CARE advocates understand that the exploration of one's identity in relation to gender, sexuality, and self is a complex process that can become even more complicated when acts of violence occur during the same time in one's life. A CARE advocate can talk with you about these changes in identity exploration and how the violence you experienced might have impacted your sense of self. CARE helps survivors connect with counseling services when desired, through counselors at CAPS (Counseling & Psychological Services) and in the community, to help navigate both concerns, which can be so closely tied.
CARE's Partnership with the RCSGD
CARE works closely with the Resource Gender for Sexual and Gender Diversity (RCSGD) and participates in continuing education to continuously improve our services and be as identity-affirming and supportive as we can be. CARE understands that experiences of interpersonal violence can feel isolating or lead to feeling unsafe, particularly when the survivor and perpetrator of the violence are both in the same community, social circle, or student organizations. CARE is here to help survivors navigate these circumstances as well.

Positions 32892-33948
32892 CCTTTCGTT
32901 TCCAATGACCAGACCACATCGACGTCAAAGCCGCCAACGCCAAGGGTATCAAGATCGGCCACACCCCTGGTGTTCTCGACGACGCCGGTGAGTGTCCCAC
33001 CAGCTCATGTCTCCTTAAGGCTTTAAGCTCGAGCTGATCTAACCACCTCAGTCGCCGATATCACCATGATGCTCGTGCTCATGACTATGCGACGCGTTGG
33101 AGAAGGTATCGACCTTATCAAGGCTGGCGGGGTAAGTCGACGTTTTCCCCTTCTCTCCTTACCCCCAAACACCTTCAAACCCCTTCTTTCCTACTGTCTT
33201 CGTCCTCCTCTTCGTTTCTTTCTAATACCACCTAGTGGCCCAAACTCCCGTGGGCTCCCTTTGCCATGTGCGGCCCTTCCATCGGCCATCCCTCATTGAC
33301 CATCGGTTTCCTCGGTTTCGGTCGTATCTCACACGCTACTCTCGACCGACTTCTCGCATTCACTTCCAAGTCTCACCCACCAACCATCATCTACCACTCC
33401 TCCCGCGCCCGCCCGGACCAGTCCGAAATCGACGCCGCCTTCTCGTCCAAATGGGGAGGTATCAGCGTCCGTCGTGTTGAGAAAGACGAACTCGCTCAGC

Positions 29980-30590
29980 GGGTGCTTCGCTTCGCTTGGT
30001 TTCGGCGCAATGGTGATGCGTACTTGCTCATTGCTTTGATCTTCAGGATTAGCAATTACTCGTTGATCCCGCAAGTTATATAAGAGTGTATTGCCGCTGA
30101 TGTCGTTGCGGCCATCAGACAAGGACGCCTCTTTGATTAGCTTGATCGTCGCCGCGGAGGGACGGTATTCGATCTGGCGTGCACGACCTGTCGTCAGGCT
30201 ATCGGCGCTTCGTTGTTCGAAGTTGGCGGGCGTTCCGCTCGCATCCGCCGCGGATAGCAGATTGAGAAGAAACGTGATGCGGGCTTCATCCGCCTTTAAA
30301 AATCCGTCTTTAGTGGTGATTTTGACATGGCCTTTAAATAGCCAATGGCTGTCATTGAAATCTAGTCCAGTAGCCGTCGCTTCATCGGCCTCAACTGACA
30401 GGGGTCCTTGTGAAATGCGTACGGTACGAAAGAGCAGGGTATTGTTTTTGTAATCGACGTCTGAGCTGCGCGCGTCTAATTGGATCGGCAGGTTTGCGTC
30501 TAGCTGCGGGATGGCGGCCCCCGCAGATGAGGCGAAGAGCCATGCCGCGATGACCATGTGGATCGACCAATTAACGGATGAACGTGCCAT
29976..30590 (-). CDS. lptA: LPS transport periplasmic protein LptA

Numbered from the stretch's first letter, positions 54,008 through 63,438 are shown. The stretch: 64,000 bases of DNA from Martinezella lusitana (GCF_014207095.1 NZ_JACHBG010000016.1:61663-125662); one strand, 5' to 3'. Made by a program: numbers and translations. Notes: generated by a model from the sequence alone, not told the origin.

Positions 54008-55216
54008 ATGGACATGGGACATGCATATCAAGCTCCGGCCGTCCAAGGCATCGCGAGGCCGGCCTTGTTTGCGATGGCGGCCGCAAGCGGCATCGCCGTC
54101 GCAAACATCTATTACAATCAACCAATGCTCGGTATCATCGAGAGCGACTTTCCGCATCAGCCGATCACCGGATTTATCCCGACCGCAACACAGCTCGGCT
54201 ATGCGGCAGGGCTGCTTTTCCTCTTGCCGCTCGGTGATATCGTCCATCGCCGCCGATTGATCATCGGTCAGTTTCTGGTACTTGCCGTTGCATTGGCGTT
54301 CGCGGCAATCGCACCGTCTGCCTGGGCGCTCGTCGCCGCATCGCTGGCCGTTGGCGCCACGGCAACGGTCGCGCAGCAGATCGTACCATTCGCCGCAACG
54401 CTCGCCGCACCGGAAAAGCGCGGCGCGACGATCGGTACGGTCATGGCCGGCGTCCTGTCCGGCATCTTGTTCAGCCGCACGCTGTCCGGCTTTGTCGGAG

RCSGD Confidential Resource
Beginning in Fall 2022, the Resource Center for Sexual and Gender Diversity is excited to be the site of an additional confidential resource for UCSB students, faculty, and staff. Sky Limon, RCSGD Associate Director | they.them.theirs, will be serving as a Title IX Advocacy Liaison. In this role, Sky is able to provide support to members of the campus community who have experienced sexual violence and/or sexual harassment (SVSH). Sky will no longer be a Responsible Employee under the UC Sexual Violence and Sexual Harassment Policy, which means that students and others can freely disclose their experiences to Sky, learn about their options, and be connected to various resources across campus. To schedule an appointment, email them directly at firstname.lastname@example.org.
Through their role as the Title IX Advocacy Liaison, Sky will:
- Provide a safe, supportive, and confidential space for students and employees who have experienced sexual violence and/or sexual harassment and wish to learn more about their rights, options, and resources
- Facilitate a direct connection to a CARE advocate; Offer a connection to Counseling and Psychological Services (CAPS) or a campus/community resource for emotional or mental health support
- Assist with understanding the University’s SVSH Policy and response frameworks
- Refer to campus offices that may be able to address any additional concerns and/or offer support